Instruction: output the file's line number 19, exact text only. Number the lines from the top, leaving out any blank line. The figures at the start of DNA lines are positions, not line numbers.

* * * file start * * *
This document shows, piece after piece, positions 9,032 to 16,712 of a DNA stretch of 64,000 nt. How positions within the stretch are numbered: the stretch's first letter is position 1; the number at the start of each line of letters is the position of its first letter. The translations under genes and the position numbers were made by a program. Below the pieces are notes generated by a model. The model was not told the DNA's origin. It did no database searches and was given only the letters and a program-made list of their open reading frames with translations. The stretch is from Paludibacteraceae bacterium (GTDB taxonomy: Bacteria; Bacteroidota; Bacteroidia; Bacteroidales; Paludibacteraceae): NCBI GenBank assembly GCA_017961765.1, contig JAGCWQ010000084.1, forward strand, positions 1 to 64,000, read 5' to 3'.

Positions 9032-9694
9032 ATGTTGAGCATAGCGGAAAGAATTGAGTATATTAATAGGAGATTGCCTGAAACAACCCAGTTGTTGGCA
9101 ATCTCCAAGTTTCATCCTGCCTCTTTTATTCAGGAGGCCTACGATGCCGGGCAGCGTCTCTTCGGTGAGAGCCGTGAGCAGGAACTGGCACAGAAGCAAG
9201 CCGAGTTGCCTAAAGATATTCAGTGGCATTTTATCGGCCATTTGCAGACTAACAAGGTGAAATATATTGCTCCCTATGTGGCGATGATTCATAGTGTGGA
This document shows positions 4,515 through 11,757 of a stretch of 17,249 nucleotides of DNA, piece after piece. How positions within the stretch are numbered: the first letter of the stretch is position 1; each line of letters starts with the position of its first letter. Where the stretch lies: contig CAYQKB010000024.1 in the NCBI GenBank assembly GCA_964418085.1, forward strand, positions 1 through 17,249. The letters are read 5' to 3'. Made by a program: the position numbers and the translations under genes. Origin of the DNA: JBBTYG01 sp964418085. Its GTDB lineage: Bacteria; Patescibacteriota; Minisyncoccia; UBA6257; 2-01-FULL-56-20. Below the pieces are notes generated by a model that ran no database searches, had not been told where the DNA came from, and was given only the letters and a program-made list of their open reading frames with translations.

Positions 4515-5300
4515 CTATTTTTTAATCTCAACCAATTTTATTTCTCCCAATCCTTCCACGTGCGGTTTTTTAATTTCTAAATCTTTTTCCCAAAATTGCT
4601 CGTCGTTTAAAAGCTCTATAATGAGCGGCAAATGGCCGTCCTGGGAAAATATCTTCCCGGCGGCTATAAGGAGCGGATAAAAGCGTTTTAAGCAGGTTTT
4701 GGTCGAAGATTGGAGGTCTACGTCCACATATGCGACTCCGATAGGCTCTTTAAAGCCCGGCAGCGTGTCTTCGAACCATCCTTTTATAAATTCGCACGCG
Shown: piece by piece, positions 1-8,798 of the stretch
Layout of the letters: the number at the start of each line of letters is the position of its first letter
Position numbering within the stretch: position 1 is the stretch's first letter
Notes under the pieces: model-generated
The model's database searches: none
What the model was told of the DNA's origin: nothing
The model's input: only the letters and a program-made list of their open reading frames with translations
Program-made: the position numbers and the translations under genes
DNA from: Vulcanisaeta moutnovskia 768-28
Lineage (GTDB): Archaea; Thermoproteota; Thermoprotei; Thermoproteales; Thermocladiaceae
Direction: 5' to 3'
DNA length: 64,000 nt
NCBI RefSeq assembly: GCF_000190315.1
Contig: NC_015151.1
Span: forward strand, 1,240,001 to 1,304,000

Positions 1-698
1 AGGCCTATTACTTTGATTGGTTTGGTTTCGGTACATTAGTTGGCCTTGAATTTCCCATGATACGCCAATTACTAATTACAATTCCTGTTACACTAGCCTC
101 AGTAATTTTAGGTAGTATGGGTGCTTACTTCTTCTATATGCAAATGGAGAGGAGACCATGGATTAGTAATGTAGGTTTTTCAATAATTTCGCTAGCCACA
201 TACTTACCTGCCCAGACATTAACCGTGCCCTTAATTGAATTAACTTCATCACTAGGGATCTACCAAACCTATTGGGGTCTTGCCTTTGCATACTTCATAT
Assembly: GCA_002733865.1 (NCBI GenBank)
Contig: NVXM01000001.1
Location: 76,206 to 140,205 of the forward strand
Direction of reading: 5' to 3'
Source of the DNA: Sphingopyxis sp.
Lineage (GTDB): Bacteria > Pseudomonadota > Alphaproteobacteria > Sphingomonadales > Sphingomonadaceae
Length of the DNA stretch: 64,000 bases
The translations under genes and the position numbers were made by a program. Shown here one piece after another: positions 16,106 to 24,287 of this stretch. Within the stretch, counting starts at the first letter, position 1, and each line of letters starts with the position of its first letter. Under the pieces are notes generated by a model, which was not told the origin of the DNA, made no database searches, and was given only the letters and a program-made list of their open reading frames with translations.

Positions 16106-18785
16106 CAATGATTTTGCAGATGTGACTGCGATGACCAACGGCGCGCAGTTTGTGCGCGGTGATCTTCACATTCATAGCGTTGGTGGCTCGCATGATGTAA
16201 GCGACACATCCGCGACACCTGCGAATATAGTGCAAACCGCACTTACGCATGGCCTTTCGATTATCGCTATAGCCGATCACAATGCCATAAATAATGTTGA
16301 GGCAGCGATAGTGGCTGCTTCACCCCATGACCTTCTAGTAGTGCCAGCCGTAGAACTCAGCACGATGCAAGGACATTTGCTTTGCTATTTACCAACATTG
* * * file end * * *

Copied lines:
DNA from: Vulcanisaeta moutnovskia 768-28